I do want to say this, so as to not be accused of being completely tone-deaf: In part because we're a respectably active couple (both have gym memberships and I'm doing Classpass this month) and in part because we just have a solid seemingly high-metabolism (we don't fluctuate weight in a noticeable manner), the way we eat and view food is NOT designed to lose weight. I understand and am aware that different goals mean different methods, which may include more closely examining calories and/or portion control. I'm not making a commentary on either of those items, although I think just by the way I cook naturally I do pretty well with portion sizes. My views are geared more towards the healthy food from a natural foods standpoint and not a weight standpoint. Aannndd who knows, maybe my views will evolve and I'll become more interested in those aspects and want to become lean and shredded, (HA, not likely, I <3 pizza), but this is where we're at right now. 


  1. I've been trying to eat more 'real food' and less carbs overall (along with more protein) and it's challenging, but awesome! I really enjoy cooking with ingredients that aren't made from a bunch of OTHER ingredients, if that makes sense :-) I'm excited to hear how it goes for you guys!

  2. As the Meg with the food sensitivities (thanks for the shoutout!), you guys are spot on with the plan you've come up with. Whole, organic, local. It's definitely do-able and gives you a good foundation to start changing the way you eat.

    Prior to finding out about my sensitivities, I was like you - super overwhelmed by all the diets/meal plans and the conflicting nutrition information. It's so hard to dissect and then to keep up with the every changing public & academic opinions. After I tried multiple strategies and meal plans and I still wasn't losing weight and still wasn't feeling good, I too just said "FthisShit" and crawled into a hole. Only when my symptoms started to affect me every single day and I became super depressed and miserable did I take one last shot and thankfully found what my main issue was (food sensitivities.. to things I was eating all the time, processed ingredients, and even things in my beauty/hygiene products). After clearing out my system and avoiding certain foods, I began to feel better but I swear, even if I hadn't know what specific foods to avoid, I know I wouldn't felt LOTS better after just ditching processed crap and eating more whole, real foods. Giving your body natural fuel that isn't loaded down by ingredients you can't pronounce is truly the best place to start and what I tell everyone who wasn't to make a change but is feeling stuck.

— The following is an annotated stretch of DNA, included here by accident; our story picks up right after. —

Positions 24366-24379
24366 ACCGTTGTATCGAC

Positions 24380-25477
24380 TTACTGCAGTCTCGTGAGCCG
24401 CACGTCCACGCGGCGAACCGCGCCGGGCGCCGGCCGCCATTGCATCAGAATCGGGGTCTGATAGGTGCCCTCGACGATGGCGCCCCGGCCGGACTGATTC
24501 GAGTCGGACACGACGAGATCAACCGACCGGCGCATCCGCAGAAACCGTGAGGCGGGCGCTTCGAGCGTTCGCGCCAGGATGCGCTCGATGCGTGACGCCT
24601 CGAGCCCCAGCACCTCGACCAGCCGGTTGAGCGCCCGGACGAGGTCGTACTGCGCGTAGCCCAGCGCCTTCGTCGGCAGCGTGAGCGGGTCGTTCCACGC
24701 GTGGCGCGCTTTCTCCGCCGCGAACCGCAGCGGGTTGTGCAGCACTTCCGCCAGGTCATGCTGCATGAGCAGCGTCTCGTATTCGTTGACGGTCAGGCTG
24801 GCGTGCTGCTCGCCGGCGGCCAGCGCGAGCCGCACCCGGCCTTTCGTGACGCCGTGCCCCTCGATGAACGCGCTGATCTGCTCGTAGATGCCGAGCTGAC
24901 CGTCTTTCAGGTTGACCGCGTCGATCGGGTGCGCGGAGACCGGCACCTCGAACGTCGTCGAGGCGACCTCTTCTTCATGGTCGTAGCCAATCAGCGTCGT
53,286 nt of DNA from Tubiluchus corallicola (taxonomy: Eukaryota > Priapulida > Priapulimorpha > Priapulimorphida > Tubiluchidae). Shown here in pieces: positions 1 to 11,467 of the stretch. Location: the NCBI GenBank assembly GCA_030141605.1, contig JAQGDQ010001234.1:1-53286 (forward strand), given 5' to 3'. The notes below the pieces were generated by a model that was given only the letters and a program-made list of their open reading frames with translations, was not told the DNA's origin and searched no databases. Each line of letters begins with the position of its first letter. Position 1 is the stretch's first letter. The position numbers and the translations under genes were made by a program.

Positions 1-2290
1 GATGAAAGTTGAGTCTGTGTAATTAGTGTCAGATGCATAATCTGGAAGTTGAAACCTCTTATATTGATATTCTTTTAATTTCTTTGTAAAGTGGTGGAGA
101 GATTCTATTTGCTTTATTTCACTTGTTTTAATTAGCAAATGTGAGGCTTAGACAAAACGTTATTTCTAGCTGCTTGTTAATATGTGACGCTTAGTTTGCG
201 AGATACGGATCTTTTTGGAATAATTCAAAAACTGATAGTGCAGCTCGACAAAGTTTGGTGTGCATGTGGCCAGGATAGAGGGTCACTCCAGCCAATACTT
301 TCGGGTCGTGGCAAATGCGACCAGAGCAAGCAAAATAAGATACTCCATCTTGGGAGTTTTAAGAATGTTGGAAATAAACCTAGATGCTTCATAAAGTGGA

Anyway -- excited to follow your journey! Hope you share some tasty recipes too if you come across something amazing.

  3. I'm excited to read this. We try to buy and eat as much whole, organic, and local stuff as possible, but a fair amount of processed crap makes it's way into our kitchen (out of convenience, cravings, etc) as well, so there's always room for improvement!

  4. This is great! I would love for more people to eat more 'real food' so that it became the norm and less expensive. That is the only downfall...our grocery budget for the month is too high for my liking...but it's a lot cheaper than medical bills, I do know that :)

  5. I am super excited to read more Kell!
    We are also trying to eat more whole foods, some organic, some not, but starting at a place of healthIER than we are, and less processed. share your recipes!!